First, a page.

Witnessing it firsthand led her deeper into the world of microbiomes, and she began to glimpse their importance not only for plants and agriculture, but for people and medicine and health. Though humans aren’t rooted in the soil, their bodies have at least one microbial cell for each of their own, and in some cases as many as three. Adding the genes we inherited from our parents, the bacterial members of our microbiome, and all the rest, it’s estimated that our bodies contain between four to six million genes. “Suddenly, we’re not who we think we are,” she said. “That’s either creepy or it’s kind of cool, or maybe it’s both.”
The field of the human microbiome has exploded over the past 20 years, and new discoveries have led to a revised view of our digestive system that sounds a lot like plant biology. Our bodies are an ecosystem unto themselves, and its heart is the large intestine, or colon. Everything we eat ends up there, which makes the colon a nutrient-rich, all-you-can-eat buffet for microbes. Most members of the body’s biome live in a thick layer of mucus lining the interior of the colon. Most of the body’s immune system cells and tissues, on the other hand, are wrapped around the outside of the colon. A complex system of interaction between the biomes and the immune system either keeps the system in balance, or sends it wildly out of control.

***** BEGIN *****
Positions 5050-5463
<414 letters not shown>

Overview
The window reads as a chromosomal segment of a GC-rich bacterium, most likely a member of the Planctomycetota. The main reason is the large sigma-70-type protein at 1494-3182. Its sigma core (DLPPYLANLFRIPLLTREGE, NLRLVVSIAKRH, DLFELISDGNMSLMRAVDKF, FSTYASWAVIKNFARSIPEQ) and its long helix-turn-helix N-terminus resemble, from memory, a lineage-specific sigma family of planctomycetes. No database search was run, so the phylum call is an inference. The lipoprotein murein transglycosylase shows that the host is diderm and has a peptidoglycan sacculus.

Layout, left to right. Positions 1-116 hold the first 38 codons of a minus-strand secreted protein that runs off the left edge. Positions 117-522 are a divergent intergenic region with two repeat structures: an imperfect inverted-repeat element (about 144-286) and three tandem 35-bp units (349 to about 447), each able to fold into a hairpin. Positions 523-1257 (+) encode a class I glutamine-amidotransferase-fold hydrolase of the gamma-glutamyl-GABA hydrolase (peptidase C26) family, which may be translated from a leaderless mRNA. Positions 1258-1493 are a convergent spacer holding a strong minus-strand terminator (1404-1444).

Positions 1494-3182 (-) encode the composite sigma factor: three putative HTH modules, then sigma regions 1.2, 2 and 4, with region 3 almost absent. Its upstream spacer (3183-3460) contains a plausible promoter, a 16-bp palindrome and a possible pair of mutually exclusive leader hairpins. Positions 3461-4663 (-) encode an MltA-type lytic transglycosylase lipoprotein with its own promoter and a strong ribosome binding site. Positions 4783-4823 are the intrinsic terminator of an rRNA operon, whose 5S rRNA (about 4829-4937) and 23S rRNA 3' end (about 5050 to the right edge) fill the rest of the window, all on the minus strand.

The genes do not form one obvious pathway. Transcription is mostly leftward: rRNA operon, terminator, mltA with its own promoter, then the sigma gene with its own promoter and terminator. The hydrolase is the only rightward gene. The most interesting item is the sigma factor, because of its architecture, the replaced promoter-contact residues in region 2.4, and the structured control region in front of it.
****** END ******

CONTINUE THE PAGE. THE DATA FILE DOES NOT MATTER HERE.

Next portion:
“We should be thinking of gardening our gut, because it is an ecosystem after all, and we know the kinds of things the critters inside that system are after,” she said. “And when they do well, we do well. This is our internal landscape.”
Scientists know that what affects our genes and our environment influences our health and well-being. They charted a decrease in infectious and chronic diseases in the postwar years following the introduction of clean water, antibiotics and vaccines, while at the same time noting an increase in other infectious diseases from 1950 until the present time. They theorized that some of our microbes were missing. But why?